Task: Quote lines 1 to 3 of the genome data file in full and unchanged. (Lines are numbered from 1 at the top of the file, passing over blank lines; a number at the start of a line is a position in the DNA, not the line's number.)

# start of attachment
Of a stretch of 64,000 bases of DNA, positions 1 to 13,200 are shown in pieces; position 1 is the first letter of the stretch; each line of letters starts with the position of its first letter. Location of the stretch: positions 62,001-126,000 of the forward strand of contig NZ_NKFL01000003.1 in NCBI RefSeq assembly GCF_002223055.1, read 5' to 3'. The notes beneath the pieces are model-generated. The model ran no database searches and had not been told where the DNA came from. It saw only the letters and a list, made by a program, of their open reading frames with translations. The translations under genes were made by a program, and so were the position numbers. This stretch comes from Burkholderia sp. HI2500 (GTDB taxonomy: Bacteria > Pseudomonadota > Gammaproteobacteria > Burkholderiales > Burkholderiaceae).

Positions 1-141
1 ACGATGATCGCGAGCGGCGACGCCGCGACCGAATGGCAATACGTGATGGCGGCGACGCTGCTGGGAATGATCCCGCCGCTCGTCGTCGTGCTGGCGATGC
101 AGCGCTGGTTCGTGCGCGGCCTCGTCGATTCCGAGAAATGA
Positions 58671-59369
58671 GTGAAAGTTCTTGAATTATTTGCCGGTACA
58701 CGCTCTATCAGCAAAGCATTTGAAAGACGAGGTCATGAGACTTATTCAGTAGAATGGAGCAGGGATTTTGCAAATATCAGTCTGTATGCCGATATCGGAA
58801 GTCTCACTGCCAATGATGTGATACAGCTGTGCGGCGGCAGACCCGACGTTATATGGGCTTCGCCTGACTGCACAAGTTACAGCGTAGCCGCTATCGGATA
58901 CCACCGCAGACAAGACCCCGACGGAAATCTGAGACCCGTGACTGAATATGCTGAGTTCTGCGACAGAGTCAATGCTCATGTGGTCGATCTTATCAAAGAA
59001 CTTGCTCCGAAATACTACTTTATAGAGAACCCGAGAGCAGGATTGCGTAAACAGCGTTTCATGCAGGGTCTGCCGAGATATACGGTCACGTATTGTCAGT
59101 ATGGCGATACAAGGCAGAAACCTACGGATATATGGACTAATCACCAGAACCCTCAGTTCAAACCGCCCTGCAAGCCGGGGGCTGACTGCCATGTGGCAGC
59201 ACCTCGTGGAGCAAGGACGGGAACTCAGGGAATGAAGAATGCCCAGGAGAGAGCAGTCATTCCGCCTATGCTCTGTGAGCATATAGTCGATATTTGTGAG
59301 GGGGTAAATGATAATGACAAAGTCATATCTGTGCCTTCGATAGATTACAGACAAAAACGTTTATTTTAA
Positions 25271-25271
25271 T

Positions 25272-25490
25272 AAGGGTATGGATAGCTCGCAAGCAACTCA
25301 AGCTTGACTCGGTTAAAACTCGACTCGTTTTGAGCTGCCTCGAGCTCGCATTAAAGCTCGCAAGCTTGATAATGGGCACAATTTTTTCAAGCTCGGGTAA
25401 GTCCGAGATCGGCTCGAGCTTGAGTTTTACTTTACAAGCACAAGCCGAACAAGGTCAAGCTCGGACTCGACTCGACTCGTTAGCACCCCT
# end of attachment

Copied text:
Of a stretch of 64,000 bases of DNA, positions 1 to 13,200 are shown in pieces; position 1 is the first letter of the stretch; each line of letters starts with the position of its first letter. Location of the stretch: positions 62,001-126,000 of the forward strand of contig NZ_NKFL01000003.1 in NCBI RefSeq assembly GCF_002223055.1, read 5' to 3'. The notes beneath the pieces are model-generated. The model ran no database searches and had not been told where the DNA came from. It saw only the letters and a list, made by a program, of their open reading frames with translations. The translations under genes were made by a program, and so were the position numbers. This stretch comes from Burkholderia sp. HI2500 (GTDB taxonomy: Bacteria > Pseudomonadota > Gammaproteobacteria > Burkholderiales > Burkholderiaceae).

Positions 1-141
1 ACGATGATCGCGAGCGGCGACGCCGCGACCGAATGGCAATACGTGATGGCGGCGACGCTGCTGGGAATGATCCCGCCGCTCGTCGTCGTGCTGGCGATGC